Dr. Sanjay Gupta goes inside the CDC’s Ebola war room

Take a look at how the CDC is battling Ebola!

Anderson Cooper 360

The Ebola outbreak has the CDC’s Emergency Operations Center on high alert. The center’s director described the crisis in Western Africa as the biggest and most complex Ebola outbreak in history. He also says that it can be stopped. Chief Medical Correspondent Dr. Sanjay Gupta went inside the CDC for a first hand look at how Ebola is being tracked and monitored.

There are serious ethical questions being raised about the treatment of the two Americans infected with Ebola. They were flown back to the U.S. and given an experimental serum that is credited with helping them fight the disease. Some people are contrasting that to the situation in Africa, where patients are left in squalor and the death toll continues to rise. Anderson discussed the controversial treatment with Art Caplan, the director of the Division of Medical Ethics at New York University’s Langone Medical Center.

[cnn-video url=http://www.cnn.com/video/data/2.0/video/bestoftv/2014/08/07/ac-the-ethics-of-ebola-treatment.cnn.html]

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You’re going to put that WHERE???!

One word…COLONOSCOPY.

Are you turning 50 soon? It is time to start planning for that colonoscopy!

March is National Colorectal Cancer Awareness Month. Therefore, we’re going to give you some valuable information that can potentially save your life. Remember, early detection is the best detection!

Colorectal cancer is cancer of the colon or rectum. It ranks #2 on the list of cancer deaths each year in the US. However, there are many tests that can catch early signs of colorectal cancer. Screening options include a colonoscopy, flexible sigmoidoscopy, and high-sensitivity FOBT. The first two screenings are typically done in an outpatient facility. This means patients will go home the same day. However, physicians and gastrointestinal specialists can typically perform the high-sensitivity FOBT screenings during an office visit.

Let’s talk about the different screening tools!

Most people have heard about how a colonoscopy works. However, it is helpful to know exactly what the test is looking for. Your gastrointestinal specialist will use a thin, flexible tube to look for any abnormalities like polyps or cancer in the entire colon. The camera and light attached to the tube will help your specialist see during this test. If your specialist sees anything abnormal, he or she typically will remove it and send it to pathology for further screening. This test should be done every ten (10) years.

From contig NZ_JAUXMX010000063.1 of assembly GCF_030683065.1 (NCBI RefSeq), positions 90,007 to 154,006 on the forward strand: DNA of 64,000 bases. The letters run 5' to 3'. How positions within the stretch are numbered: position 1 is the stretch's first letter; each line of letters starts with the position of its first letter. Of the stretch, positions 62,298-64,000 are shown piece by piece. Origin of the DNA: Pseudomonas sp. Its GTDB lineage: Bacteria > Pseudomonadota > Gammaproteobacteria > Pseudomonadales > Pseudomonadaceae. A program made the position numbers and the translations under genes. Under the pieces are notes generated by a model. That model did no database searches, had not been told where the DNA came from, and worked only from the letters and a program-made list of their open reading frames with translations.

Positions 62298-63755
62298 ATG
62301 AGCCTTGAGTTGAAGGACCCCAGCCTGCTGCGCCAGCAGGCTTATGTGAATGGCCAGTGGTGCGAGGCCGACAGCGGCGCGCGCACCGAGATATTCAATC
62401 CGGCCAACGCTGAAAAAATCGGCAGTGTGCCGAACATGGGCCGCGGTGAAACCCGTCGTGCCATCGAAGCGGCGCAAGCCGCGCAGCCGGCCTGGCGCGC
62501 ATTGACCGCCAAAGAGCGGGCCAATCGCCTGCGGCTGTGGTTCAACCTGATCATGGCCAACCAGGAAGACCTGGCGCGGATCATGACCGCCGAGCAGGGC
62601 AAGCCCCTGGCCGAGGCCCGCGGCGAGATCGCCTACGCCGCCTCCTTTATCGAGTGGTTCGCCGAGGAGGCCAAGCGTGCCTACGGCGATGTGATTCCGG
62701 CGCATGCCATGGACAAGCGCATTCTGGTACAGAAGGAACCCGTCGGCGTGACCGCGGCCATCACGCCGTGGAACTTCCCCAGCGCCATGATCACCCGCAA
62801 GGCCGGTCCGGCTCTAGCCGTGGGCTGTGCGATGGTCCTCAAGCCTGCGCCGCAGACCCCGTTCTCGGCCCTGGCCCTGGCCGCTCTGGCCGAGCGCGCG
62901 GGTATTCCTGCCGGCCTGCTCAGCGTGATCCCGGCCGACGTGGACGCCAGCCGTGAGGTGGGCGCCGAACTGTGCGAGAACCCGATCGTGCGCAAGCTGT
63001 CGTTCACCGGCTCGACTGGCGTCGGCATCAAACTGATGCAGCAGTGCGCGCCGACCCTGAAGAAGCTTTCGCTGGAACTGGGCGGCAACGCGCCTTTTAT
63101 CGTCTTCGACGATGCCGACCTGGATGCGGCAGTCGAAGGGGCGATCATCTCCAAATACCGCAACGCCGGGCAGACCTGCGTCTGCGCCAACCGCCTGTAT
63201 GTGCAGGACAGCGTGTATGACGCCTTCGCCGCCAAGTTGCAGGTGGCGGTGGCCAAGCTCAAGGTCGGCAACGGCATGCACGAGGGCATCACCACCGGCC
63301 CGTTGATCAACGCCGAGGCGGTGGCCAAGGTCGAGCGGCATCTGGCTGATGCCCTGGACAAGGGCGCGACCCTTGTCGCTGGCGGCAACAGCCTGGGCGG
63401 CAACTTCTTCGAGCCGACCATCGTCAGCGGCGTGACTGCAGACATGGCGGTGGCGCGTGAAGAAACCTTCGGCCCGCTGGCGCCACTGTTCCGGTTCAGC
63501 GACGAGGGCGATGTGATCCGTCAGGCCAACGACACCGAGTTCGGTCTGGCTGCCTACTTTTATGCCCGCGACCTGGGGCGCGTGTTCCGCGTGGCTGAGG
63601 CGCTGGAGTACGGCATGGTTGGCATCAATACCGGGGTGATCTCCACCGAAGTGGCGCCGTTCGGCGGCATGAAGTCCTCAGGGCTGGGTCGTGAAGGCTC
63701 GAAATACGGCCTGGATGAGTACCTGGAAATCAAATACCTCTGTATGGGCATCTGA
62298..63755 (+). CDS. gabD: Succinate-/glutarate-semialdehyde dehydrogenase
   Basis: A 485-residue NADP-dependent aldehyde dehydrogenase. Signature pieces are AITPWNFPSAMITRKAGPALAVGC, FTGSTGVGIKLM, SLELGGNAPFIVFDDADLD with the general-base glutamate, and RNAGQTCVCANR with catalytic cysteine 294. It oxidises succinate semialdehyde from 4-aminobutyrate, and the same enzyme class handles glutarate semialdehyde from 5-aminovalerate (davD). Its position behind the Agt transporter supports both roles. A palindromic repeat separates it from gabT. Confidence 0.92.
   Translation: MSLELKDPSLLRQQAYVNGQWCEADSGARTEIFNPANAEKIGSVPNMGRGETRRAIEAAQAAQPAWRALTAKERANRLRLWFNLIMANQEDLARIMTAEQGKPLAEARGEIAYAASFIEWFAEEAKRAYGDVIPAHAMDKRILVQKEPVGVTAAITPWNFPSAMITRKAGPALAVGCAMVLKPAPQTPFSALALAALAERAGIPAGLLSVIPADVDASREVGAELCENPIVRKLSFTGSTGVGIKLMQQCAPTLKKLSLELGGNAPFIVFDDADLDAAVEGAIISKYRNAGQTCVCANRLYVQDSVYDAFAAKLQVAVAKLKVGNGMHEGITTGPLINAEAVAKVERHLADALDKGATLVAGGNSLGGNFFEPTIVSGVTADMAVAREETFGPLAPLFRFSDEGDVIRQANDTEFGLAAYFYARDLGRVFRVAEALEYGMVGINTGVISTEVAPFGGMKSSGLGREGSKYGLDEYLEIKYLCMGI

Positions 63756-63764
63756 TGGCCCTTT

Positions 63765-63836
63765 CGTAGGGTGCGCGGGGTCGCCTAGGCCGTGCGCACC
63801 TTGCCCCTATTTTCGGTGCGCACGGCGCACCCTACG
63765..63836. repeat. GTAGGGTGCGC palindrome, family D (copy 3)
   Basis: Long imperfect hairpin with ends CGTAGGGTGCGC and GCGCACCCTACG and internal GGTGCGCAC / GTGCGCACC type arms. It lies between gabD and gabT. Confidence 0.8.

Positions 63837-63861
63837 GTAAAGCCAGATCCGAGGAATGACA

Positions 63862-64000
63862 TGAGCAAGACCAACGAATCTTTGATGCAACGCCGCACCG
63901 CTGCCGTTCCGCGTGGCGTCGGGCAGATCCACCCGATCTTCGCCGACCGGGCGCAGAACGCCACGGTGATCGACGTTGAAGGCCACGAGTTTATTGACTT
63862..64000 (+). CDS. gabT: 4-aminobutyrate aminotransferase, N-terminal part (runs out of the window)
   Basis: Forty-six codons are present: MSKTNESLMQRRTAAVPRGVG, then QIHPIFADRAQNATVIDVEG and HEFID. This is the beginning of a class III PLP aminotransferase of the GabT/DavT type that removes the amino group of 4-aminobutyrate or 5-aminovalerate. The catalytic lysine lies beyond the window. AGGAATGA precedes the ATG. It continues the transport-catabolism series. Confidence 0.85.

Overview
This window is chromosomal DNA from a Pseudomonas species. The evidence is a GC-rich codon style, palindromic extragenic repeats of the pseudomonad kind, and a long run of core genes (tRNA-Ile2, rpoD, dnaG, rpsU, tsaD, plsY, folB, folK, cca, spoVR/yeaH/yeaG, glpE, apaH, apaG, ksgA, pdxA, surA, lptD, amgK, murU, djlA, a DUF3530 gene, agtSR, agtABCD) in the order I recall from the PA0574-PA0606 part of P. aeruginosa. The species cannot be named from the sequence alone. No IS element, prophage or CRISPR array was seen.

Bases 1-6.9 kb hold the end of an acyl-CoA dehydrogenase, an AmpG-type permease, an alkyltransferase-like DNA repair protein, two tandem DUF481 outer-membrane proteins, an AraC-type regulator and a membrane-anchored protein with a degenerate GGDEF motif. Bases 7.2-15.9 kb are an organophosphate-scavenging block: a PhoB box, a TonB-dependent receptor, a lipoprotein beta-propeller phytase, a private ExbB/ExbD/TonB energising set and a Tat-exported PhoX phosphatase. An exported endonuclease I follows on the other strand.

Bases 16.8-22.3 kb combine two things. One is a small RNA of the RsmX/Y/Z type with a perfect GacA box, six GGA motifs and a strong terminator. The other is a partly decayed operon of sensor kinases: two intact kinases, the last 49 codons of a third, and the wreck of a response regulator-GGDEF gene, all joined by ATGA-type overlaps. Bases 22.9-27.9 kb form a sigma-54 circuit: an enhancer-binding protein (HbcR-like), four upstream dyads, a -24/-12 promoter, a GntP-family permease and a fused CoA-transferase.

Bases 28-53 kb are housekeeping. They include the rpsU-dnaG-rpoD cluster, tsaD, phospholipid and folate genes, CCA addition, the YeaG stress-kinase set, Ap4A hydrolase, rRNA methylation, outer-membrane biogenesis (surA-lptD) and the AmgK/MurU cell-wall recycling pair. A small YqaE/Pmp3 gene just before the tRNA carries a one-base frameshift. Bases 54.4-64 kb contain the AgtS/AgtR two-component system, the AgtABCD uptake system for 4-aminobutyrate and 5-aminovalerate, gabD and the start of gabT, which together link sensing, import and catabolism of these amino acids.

A flexible sigmoidoscopy is very similar to a colonoscopy. However, your gastrointestinal specialist will use a similar but shorter tube. This test looks for the same abnormalities but in a different place.  A flexible sigmoidoscopy focuses only on the rectum and the lower third of the colon. This test should be done every five (5) years.

A high-density FOBT test is a fancy name for a stool test. This screening tells your physician whether your stool contains blood or anti-bodies. The presence of these things may indicate abnormalities in the colon. This test should be done once a year.

Need to get your screenings but don’t have the funds? There are programs in place to assist! The CDC’s Colorectal Cancer Control Program provides assistance to people who cannot afford to get these tests done. The only qualifications are that you’re between the ages of 50 and 64, uninsured or underinsured, and have no other way of paying for the test (s).

Note: People with a family history of cancer may have different recommendations than the average person. Always consult your physician for the best screening recommendations.

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Source: http://www.cdc.gov/cancer/dcpc/resources/features/ColorectalAwareness/